Child poverty bill published by Scottish Government
Bill to make government legally responsible for number of children living in poverty introduced
Craigmillar - credit Andrew Crummy
The Scottish Government will be legally responsible for the number of children living in poverty, if new legislation is passed.
One in five children in Scotland currently live in poverty, with direct repercussions for health outcomes and life chances.
Statutory targets to bring that number down are included in the Child Poverty (Scotland) Bill, which was published today.
These include having fewer than ten per cent of children living in relative poverty compared to the average income, and fewer than five per cent living in ‘absolute poverty’ – which uses a fixed amount to calculate whether basic needs are met – by 2030.
Critics have said the targets will be difficult to achieve while cuts on local services continue.
Equalities Secretary Angela Constance said the Scottish Government was “absolutely committed” to tackling the root causes of poverty.
“It’s utterly unacceptable that one in five children in Scotland live in poverty and this bill sets out statutory targets to reduce and ultimately eradicate child poverty,” she said.
“Child poverty has been a systemic problem for decades. Tackling the immense challenge is an ambition all of Scotland – be that national and local government, health boards, businesses, the third sector or others – must work together to overcome.”
Campaigners called the proposals a “crucial milestone” in making Scotland fairer.
John Dickie, Director of the Child Poverty Action Group in Scotland, said: “The ambitious new targets and the legislative framework that underpins them will help ensure that child poverty remains high on the political agenda and that government is consistently held to account.”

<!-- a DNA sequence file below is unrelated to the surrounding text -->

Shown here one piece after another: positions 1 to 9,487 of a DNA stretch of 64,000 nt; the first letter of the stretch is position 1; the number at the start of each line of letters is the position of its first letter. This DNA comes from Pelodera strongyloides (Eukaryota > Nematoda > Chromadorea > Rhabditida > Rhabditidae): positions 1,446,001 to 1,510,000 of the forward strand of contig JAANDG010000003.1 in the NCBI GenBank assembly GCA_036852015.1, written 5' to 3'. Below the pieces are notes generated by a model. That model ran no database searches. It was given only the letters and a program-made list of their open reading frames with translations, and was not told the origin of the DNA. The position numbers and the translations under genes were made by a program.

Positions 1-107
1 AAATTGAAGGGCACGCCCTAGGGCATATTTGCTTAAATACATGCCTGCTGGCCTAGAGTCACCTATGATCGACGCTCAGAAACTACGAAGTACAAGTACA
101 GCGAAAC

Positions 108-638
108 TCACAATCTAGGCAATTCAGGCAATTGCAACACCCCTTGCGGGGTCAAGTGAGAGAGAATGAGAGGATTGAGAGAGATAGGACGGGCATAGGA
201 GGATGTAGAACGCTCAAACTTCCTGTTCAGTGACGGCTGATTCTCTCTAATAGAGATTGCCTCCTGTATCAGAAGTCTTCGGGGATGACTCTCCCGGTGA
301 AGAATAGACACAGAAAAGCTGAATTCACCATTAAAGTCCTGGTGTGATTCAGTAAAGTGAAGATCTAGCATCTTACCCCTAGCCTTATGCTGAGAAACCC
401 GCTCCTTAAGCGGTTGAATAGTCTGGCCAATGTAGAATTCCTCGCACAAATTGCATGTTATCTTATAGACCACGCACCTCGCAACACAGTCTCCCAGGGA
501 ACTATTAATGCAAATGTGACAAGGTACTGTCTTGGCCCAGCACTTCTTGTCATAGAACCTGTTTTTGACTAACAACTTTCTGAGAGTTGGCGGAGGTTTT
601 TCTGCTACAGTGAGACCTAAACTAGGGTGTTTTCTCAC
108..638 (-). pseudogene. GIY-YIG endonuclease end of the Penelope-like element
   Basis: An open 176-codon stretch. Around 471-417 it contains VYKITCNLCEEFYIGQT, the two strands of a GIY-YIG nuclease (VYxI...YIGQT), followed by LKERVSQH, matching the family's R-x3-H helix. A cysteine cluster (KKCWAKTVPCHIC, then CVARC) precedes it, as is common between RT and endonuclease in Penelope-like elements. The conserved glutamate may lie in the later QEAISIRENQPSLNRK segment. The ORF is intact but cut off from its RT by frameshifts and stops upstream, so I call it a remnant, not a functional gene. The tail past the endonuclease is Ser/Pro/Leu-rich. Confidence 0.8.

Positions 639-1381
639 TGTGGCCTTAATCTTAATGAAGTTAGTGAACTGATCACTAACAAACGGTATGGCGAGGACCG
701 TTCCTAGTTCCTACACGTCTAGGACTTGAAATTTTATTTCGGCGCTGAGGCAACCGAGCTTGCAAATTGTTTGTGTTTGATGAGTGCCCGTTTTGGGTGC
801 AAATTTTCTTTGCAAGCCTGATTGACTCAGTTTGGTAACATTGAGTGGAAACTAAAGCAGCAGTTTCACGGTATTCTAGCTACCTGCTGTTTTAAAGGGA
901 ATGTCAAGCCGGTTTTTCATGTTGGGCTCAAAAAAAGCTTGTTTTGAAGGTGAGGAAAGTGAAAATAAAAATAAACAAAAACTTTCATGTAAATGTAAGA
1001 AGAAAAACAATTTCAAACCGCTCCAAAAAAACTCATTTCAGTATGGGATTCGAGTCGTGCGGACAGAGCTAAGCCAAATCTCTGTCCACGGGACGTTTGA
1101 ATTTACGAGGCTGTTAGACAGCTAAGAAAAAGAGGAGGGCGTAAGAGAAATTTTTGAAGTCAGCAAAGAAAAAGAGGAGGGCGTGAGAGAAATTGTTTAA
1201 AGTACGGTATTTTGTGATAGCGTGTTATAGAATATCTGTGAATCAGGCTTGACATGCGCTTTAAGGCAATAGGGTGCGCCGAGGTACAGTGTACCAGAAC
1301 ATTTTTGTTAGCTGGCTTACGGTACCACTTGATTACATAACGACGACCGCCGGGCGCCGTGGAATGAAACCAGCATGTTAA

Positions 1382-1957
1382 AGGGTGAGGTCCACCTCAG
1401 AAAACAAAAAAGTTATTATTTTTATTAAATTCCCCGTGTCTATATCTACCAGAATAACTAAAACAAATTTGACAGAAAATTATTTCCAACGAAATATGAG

Martin Crewe, Director of Barnardo’s Scotland said: “We know from our work across Scotland that poverty is one of the main factors affecting children’s ability to thrive and achieve their potential.
“We welcome the fact that as a country we will have a clear target to end child poverty. We need to make sure that the legislation creates a situation where we are all clear what steps are being taken to do so”
However Scottish Labour warned the bill must be more than a “parliamentary PR exercise”.
The party’s housing spokesperson Pauline McNeill pointed to recent reports that the Scottish Government may have leant on independent poverty advisor Naomi Eisenstadt to remove a section of her recommendations which referred to council cuts.
“Right now, as well intentioned as this bill is, it looks like a parliamentary PR exercise. We know that in some parts of Scotland one in three children grow up in poverty; that Scotland is a divided nation between the rich and the poor,” she said.
Renfrewshire Council leader, councillor Mark Macmillan, said initiatives under the local authority’s Tackling Poverty Programme were at risk from continuing cuts.
“In Renfrewshire, we have adopted an innovative approach to tackling poverty, recognised as leading the way in Scotland, which has helped put money back into the pockets of families and children most in need,” he said.
“While we welcome the Scottish Government’s commitment to our shared priority of reducing child poverty, the stark reality facing us is that due to continuing pressure on council resources, Scottish Government budget cuts and the UK Government’s welfare reforms, this will only likely deepen the inequality between low income families and their better-off counterparts while child poverty continues to grow.”
In addition to the bill, the Scottish Government will publish a three-year child poverty delivery plan by April 2018, which will be updated every five years, and annual reports to measure progress.
Kate Shannon takes a look at concerns that councils would not be able to make the move to 1,140 hours of free childcare by 2020
Teachers are personally providing food and money for poverty-stricken pupils, a teaching union has learned.
The Scotch Whisky Association's bid to halt the Scottish Government's plan for a minimum price on alcohol has been dealt a blow by a new court ruling.
Sue Palmer, chair of Upstart Scotland, on the need for a relationship-centred, play-based kindergarten stage for three to seven-year-olds